With nearly 80,000 residents, Chicago's Little Village neighborhood has the smallest amount of green space per resident and the largest proportion of residents under the age of 18 of any Chicago community.
Neighborhood schools are an essential part of the fabric of this dense, young community. They function as centers for local leadership development and community building, and are used as hubs for information, programs and services.
They are some of the most frequently used spaces in the community, since nearly 75 percent of them are community schools that keep their doors open well after school hours. Most students and families walk to and from school buildings.
But walking isn’t always safe due to factors like inadequate and aging infrastructure, substantial car traffic and the threat of street violence. School leaders, with the support of community partners, use a wide range of strategies to respond to these challenges.
Many schools host the Community Watch Program, a parent patrol or a student patrol.
Leaders work with aldermen's offices, the Chicago Department of Transportation and Chicago Public Schools to make infrastructure upgrades, such as alley apron resurfacing, installation of signage, street direction changes and lighting improvements.
New school gardens, sports fields and playgrounds improve the functionality, safety and attractiveness of school outdoor space. School-based activities, including sports programs, clean-ups and bike rodeos, further enhance the area around schools and encourage walking and biking.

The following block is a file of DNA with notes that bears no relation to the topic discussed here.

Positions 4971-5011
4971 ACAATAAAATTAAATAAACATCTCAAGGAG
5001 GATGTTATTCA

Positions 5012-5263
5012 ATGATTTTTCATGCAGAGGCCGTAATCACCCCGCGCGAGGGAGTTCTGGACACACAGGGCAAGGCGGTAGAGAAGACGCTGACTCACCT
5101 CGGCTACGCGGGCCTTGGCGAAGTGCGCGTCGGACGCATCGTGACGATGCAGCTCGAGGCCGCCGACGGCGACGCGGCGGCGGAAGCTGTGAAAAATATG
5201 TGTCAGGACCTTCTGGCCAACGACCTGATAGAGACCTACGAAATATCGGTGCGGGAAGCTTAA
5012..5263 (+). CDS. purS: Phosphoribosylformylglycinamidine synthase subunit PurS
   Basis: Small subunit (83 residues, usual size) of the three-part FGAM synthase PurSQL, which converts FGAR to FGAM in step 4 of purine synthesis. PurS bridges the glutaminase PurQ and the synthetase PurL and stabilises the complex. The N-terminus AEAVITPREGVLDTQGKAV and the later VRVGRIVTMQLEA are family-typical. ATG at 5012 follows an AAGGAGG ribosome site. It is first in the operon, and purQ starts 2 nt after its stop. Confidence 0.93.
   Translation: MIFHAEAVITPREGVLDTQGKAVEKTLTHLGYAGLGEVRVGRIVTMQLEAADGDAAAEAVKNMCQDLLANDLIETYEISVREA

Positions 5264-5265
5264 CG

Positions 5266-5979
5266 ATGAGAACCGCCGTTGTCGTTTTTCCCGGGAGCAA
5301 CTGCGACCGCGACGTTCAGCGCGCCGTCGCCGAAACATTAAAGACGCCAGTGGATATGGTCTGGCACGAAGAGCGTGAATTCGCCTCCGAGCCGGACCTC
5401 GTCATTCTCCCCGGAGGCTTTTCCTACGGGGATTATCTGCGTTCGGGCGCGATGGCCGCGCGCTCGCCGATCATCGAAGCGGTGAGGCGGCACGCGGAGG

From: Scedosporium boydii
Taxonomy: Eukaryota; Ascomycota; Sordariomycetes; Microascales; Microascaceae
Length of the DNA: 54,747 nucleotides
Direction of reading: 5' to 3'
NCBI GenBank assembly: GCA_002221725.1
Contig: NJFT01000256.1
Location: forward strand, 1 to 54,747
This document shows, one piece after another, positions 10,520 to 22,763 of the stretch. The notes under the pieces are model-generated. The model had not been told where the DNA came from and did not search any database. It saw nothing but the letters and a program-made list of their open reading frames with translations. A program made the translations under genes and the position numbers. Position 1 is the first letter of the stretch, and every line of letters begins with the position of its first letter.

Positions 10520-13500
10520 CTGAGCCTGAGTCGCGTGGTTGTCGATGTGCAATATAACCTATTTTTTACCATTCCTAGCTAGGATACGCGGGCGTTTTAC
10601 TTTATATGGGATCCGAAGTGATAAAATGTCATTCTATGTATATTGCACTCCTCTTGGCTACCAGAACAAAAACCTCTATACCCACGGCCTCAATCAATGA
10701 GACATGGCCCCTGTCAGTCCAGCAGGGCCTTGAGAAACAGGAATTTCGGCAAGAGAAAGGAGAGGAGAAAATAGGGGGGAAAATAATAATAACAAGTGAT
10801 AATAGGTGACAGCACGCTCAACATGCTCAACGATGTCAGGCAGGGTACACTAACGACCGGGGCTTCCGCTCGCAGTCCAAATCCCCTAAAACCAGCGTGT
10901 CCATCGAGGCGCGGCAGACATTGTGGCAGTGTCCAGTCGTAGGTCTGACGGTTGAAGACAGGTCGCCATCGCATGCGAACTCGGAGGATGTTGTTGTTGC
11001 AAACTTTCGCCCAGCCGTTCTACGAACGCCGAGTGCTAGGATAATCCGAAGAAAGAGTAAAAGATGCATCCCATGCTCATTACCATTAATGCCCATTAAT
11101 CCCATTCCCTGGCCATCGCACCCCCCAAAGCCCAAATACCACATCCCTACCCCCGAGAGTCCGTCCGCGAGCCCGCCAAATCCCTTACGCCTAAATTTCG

Enlace Chicago is one of the community-based organizations that is dedicated to making a positive difference in the lives of the residents of the Little Village Community. They do this by fostering a physically safe and healthy environment in which to live, and by championing opportunities for educational advancement and economic development.
Enlace is excited to be a community partner in the Safe Routes for Healthy Kids Campaign, which is focused on improving Illinois Department of Transportation’s Safe Routes to School grant program that funds biking and walking projects across the state.
To support the Safe Routes for Healthy Kids Campaign, Enlace is working to better understand and document challenges and potential solutions related to getting to and from school in Little Village. (Enlace is partnering withStoryCorps to record oral histories of local leaders who support safe routes to school efforts).
Enlace is also partnering with a DePaul University Geographic Information Systems (GIS) class in order to map data related to school enrollment, attendance boundaries, crashes, traffic counts and crime.
Finally, Enlace is surveying parents, students and staff at local schools to understand how they get to and from the building and what influences their transportation choices. All of this information will guide the work that Enlace and other partners are currently doing.
It will also reinforce advocacy efforts focused on developing local leadership around the issue, attracting media attention and educating elected officials. With improvements to the Illinois Safe Routes to School Program, we anticipate increased funding for the kinds of programming and infrastructure that can benefit communities like Little Village.
Learn more about Active Trans' Safe Routes for Healthy Kids Campaign to increase funding for IDOT’s Safe Routes to School program and make administrative changes to make it easier for communities to apply.
This guest blog post is written by Simone Alexander of Enlace in Chicago.
Photo courtesy of Liz Patek via Alliance for Biking & Walking.